South Africa's stubborn Whites are blocking the "new order's" desegregation in schools
ALL White student bodies in the state schools of South Africa are now liberally punctuated with Blacks. Starting January 11-17, these institutions opened their gates to Black children in their vicinity. A bitter controversy had marred the first "registration days" in model-c schools around Johannesburg, set up by the erstwhile F W de Klerk government to offer parents more say in the running of state schools in return for modest school fees. While some of these model-c schools have now accepted the "new order" of desegregation, some others are refusing to raise the barriers.
Black radicals feel that these schools are still being driven by racist sentiments, but school authorities argue that some Black students are outright ineligible: either they are too old, or their parents are not residents of the area.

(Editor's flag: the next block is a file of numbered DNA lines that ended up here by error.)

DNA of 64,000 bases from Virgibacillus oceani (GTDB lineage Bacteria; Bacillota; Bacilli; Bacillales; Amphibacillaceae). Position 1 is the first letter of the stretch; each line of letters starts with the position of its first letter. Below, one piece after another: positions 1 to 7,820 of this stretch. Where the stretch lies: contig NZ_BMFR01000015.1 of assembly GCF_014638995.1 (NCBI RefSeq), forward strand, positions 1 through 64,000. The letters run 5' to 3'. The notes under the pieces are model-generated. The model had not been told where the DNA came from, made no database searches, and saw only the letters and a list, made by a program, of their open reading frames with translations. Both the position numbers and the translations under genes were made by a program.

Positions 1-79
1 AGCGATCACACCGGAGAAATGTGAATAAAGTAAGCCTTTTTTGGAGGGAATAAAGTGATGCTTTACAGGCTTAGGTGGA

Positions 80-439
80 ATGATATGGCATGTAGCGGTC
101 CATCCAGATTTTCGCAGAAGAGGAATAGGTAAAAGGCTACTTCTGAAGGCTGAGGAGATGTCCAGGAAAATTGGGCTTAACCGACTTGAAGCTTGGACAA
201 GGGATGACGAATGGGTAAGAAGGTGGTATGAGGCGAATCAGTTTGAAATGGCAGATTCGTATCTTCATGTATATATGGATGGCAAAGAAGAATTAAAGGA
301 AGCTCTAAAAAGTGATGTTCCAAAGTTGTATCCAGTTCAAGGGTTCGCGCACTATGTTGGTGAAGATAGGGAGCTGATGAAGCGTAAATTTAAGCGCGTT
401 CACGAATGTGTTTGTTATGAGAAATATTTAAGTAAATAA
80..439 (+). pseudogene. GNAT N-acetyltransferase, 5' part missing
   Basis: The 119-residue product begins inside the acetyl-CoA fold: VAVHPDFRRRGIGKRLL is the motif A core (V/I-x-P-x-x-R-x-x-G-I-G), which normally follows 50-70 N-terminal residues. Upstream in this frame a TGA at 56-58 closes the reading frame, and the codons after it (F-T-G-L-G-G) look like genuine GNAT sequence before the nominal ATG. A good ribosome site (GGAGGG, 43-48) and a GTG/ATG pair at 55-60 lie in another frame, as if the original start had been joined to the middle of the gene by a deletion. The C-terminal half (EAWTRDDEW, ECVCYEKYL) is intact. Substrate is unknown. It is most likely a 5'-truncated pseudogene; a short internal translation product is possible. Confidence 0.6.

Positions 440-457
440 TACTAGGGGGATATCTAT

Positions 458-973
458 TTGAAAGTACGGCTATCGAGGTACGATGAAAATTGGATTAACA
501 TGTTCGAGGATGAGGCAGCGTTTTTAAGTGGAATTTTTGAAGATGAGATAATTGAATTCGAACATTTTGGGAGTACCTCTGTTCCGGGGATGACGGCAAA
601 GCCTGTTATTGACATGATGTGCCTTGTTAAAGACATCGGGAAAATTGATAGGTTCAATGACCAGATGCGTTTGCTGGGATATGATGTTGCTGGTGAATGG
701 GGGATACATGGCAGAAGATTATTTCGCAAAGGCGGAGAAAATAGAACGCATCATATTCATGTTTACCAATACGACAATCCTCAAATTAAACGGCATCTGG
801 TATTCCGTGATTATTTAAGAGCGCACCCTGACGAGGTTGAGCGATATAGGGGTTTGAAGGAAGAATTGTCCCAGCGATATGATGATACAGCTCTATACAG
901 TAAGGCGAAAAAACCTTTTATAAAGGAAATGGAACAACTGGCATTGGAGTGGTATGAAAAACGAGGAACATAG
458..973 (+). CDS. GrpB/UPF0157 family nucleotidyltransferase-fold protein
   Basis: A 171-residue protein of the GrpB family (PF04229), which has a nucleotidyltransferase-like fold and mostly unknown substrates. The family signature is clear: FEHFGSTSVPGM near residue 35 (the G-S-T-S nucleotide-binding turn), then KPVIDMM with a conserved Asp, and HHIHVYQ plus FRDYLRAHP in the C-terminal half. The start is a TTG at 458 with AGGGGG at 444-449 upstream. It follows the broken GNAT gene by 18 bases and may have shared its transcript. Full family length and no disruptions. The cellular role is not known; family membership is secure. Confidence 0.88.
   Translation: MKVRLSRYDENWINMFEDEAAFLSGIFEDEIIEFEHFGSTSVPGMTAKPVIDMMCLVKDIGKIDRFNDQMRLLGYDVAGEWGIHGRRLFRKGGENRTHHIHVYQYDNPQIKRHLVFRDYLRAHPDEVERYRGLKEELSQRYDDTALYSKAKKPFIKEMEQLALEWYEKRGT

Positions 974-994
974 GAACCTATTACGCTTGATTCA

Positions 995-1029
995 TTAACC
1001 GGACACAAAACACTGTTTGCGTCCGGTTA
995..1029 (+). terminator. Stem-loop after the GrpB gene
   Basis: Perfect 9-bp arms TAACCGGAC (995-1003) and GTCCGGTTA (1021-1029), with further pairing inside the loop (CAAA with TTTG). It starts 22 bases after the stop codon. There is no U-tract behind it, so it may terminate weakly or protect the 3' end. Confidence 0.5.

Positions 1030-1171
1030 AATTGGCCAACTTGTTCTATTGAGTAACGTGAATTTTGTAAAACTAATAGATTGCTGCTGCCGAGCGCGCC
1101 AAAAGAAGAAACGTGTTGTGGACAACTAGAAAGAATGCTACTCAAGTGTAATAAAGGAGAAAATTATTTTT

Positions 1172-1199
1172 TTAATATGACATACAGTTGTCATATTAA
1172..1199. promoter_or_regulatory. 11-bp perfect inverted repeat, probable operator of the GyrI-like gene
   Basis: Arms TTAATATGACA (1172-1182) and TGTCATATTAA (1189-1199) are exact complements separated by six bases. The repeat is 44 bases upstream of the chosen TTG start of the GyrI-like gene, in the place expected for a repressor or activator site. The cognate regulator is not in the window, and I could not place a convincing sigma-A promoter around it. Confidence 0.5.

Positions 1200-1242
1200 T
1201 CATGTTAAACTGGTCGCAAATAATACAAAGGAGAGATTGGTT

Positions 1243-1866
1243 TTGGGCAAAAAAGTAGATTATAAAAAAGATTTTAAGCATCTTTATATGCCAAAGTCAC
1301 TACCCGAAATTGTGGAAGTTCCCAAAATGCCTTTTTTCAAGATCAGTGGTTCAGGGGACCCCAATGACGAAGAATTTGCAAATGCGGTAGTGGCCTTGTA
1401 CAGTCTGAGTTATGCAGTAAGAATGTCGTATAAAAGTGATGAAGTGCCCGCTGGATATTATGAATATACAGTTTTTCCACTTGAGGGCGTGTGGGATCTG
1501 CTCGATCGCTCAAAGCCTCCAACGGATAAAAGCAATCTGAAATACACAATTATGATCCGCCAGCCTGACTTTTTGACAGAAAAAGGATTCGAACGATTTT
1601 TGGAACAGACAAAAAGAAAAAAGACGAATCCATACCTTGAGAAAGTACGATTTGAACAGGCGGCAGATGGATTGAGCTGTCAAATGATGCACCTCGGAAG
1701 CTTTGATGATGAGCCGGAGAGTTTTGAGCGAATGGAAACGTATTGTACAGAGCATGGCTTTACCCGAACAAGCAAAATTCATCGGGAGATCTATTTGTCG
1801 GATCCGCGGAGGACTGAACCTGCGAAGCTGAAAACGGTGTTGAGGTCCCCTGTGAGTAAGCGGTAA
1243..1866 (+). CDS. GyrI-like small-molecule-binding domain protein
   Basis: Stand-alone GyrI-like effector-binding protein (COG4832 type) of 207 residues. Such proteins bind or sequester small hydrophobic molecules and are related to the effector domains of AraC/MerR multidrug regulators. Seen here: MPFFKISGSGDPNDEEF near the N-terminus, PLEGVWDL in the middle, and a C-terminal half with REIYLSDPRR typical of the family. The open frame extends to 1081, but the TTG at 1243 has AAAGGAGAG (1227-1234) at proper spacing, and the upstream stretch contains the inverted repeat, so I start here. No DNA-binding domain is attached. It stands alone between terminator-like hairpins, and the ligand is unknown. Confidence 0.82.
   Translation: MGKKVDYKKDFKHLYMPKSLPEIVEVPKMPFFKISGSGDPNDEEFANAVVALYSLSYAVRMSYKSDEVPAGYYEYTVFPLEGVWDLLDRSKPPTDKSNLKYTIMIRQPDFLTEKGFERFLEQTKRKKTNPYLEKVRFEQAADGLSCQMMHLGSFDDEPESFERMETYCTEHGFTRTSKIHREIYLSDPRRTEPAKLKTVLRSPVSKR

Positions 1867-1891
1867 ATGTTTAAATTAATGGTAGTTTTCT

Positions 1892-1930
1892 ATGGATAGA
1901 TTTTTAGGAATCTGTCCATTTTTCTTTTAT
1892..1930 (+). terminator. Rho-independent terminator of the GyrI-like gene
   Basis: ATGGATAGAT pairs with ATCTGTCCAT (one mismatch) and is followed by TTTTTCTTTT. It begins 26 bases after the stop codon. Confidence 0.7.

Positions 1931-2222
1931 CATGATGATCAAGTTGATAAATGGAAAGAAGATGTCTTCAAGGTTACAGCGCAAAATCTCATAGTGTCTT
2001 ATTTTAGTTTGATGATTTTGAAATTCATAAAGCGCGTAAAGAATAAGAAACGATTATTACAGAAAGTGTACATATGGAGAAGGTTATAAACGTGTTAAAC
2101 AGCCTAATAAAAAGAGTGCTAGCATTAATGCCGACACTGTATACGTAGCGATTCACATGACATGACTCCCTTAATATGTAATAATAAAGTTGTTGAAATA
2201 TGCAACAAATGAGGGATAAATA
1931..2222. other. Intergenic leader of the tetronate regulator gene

A more serious controversy is brewing around schools stubbornly teaching guttural Afrikaans, a language most Blacks prefer not to know. In another instance of apartheid absurdity, a primary school set down a condition that new students would have to undergo an aids test. Faced with a volley of criticism, the school had to finally withdraw the condition. Black activists are demanding that these schools be converted into "parallel medium" institutions which would teach in both English and Afrikaans.
Many basic faults still exist in South Africa's education system: township schools are severely overcrowded; the trauma and neglect of the apartheid years has rendered Black students incapable of academic competence compared to White students. While the first step to repair has now been taken, Nelson Mandela's well-meaning government is still faced with pockets of apartheid where it can hurt most.
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